Supreme Court hands down major decision reaffirming abortion rights

Tuesday, 30 Jun, 2020

The Supreme Court on Monday struck down abortion restrictions in Louisiana as Chief Justice John Roberts aligned himself with the high court's four liberal justices to uphold precedent.

The law required that doctors providing abortions have admitting privileges to nearby hospitals, which the justices said led to an undue burden on women. A almost identical law to the one in question in Louisiana had been struck down in Texas, in the case of Whole Woman's Health v. Hellerstedt.

"I joined the dissent in Whole Woman's Health and continue to believe that the case was wrongly decided", he wrote.

Attorney Ruth Friedman, representing Lee, said: "Given the unfairness built into the federal death penalty system and the many unanswered questions about both the cases of the men scheduled to die and the government's new execution protocol, there must be appropriate court review before the government can proceed with any execution". That doctrine "requires us, absent special circumstances, to treat like cases alike. The Louisiana law burdens women seeking previability abortions to the same extent as the Texas law".

Justice Roberts pointed to the earlier case when deciding to reject the Louisiana law. After Louisiana appealed, the New Orleans-based 5th US Circuit Court of Appeals upheld the law.

"In yet another activist decision by the courts, the Supreme Court's ruling overruled a law that was passed with a strong bipartisan coalition, ripping away basic safety standards for women that will put the lives of even more women at risk", said Louisiana House Republican Whip Steve Scalise. Justice Stephen Breyer wrote in the majority opinion that the law "imposes an undue burden on a woman's constitutional right to choose to have an abortion". He explained, "The evidence shows, among other things, that the fact that hospital admissions for abortion are vanishingly rare means that, unless they also maintain active OB/GYN practices, abortion providers in Louisiana are unlikely to have any recent in-hospital experience".

In keeping with a string of other unconstitutional maneuvers, Chief Justice John Roberts joined once again with the bench's leftists in June Medical Services v. Russo, authoring his own concurring opinion that cut against the Constitution, life, and women.

"The record here establishes that [the law's] admitting-privileges requirement places a substantial obstacle in the path of a large fraction of those women seeking an abortion", he said. "We consequently hold that the Louisiana statute is unconstitutional".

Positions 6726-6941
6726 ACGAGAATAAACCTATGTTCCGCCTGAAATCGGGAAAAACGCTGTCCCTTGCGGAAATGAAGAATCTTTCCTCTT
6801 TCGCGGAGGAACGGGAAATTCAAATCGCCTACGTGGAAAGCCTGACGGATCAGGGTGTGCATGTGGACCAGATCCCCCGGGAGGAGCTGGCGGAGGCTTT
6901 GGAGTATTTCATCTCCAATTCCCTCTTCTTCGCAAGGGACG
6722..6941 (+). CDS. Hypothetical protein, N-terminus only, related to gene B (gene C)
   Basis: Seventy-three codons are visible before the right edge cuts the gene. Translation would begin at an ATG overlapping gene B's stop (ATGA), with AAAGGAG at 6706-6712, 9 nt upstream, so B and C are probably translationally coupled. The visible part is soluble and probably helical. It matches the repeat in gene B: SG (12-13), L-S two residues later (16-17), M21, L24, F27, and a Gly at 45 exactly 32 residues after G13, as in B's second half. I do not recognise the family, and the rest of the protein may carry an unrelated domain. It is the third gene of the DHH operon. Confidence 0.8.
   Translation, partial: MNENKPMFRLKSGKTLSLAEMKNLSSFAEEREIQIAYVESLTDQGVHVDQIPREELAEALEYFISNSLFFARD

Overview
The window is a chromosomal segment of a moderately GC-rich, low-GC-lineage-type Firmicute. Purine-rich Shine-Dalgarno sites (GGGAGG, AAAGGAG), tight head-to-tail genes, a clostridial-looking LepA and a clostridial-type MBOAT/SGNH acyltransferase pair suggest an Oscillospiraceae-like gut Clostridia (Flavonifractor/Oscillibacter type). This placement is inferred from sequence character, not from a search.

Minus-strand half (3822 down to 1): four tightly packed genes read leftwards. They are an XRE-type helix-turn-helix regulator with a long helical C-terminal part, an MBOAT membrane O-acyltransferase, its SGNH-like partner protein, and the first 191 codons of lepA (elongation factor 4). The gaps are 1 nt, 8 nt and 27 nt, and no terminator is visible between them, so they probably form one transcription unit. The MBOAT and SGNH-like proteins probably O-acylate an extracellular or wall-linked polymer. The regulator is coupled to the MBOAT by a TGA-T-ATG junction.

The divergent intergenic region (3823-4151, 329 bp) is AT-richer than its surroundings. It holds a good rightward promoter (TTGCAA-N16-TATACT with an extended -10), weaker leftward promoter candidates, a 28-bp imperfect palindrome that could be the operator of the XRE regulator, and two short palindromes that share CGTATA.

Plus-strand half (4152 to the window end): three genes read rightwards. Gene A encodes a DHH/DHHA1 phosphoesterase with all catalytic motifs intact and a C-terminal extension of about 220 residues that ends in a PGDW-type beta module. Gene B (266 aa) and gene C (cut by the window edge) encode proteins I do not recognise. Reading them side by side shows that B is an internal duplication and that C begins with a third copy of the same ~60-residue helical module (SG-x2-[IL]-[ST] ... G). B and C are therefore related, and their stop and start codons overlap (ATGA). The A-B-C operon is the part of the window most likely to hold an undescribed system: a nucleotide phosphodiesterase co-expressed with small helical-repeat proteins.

Advocates for the law, called the Unsafe Abortion Protection Act, argued that the law is meant to ensure the safety of patients seeking abortions.

When Anthony Kennedy resigned, many of us anxious that it was the death knell for federally recognized abortion rights, and that Roe v. Wade's days were numbered, but in siding with the pro-choice wing of the court in June Medical, John Roberts has indicated that might not be the case. Since that ruling, Justice Anthony M. Kennedy, who voted to overturn the law, was replaced by the more conservative Justice Brett M. Kavanaugh. "We added that " '[u] nnecessary health regulations'" impose an unconstitutional "'undue burden'" if they have "'the objective or effect of presenting a substantial obstacle to a woman seeking an abortion'".

And just as it was when The Last Abortion Clinic was released, the focus in the abortion fight is back on the Supreme Court.

This is massive. Roberts' rulings in recent weeks-on the side of LGBT employees, in favor of allowing Dreamers to remain in the USA, and in other cases-have shown him to be a far more adaptable and politically pragmatic justice than anyone would've expected.

Justice Alito also focused on standing in his stinging dissent, saying that "The idea that a regulated party can invoke the right of a third party for the objective of attacking legislation enacted to protect the third party is stunning".

The petitioners asked the Supreme Court to rule on whether that decision violated past precedents and should be struck down.

Abortion providers argued this was an unnecessary requirement unrelated to health outcomes that only served to prevent them from being able to provide abortion care.